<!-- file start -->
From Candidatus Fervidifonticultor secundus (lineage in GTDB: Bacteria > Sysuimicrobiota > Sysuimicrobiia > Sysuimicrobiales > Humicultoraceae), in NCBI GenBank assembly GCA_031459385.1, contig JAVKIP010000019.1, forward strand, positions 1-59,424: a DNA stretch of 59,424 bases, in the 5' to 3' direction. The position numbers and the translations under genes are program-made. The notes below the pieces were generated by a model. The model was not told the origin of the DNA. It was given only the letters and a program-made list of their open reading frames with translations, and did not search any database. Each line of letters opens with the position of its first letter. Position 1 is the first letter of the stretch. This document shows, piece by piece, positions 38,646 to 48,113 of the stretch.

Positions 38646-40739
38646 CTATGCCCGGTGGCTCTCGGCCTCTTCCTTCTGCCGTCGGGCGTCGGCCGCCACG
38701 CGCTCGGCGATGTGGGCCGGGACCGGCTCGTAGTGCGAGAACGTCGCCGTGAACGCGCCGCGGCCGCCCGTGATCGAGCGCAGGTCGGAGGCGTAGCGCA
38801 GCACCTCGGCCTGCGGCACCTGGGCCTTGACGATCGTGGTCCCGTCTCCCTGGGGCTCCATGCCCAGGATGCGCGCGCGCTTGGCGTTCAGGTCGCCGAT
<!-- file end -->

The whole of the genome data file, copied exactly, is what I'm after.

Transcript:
From Candidatus Fervidifonticultor secundus (lineage in GTDB: Bacteria > Sysuimicrobiota > Sysuimicrobiia > Sysuimicrobiales > Humicultoraceae), in NCBI GenBank assembly GCA_031459385.1, contig JAVKIP010000019.1, forward strand, positions 1-59,424: a DNA stretch of 59,424 bases, in the 5' to 3' direction. The position numbers and the translations under genes are program-made. The notes below the pieces were generated by a model. The model was not told the origin of the DNA. It was given only the letters and a program-made list of their open reading frames with translations, and did not search any database. Each line of letters opens with the position of its first letter. Position 1 is the first letter of the stretch. This document shows, piece by piece, positions 38,646 to 48,113 of the stretch.

Positions 38646-40739
38646 CTATGCCCGGTGGCTCTCGGCCTCTTCCTTCTGCCGTCGGGCGTCGGCCGCCACG
38701 CGCTCGGCGATGTGGGCCGGGACCGGCTCGTAGTGCGAGAACGTCGCCGTGAACGCGCCGCGGCCGCCCGTGATCGAGCGCAGGTCGGAGGCGTAGCGCA
38801 GCACCTCGGCCTGCGGCACCTGGGCCTTGACGATCGTGGTCCCGTCTCCCTGGGGCTCCATGCCCAGGATGCGCGCGCGCTTGGCGTTCAGGTCGCCGAT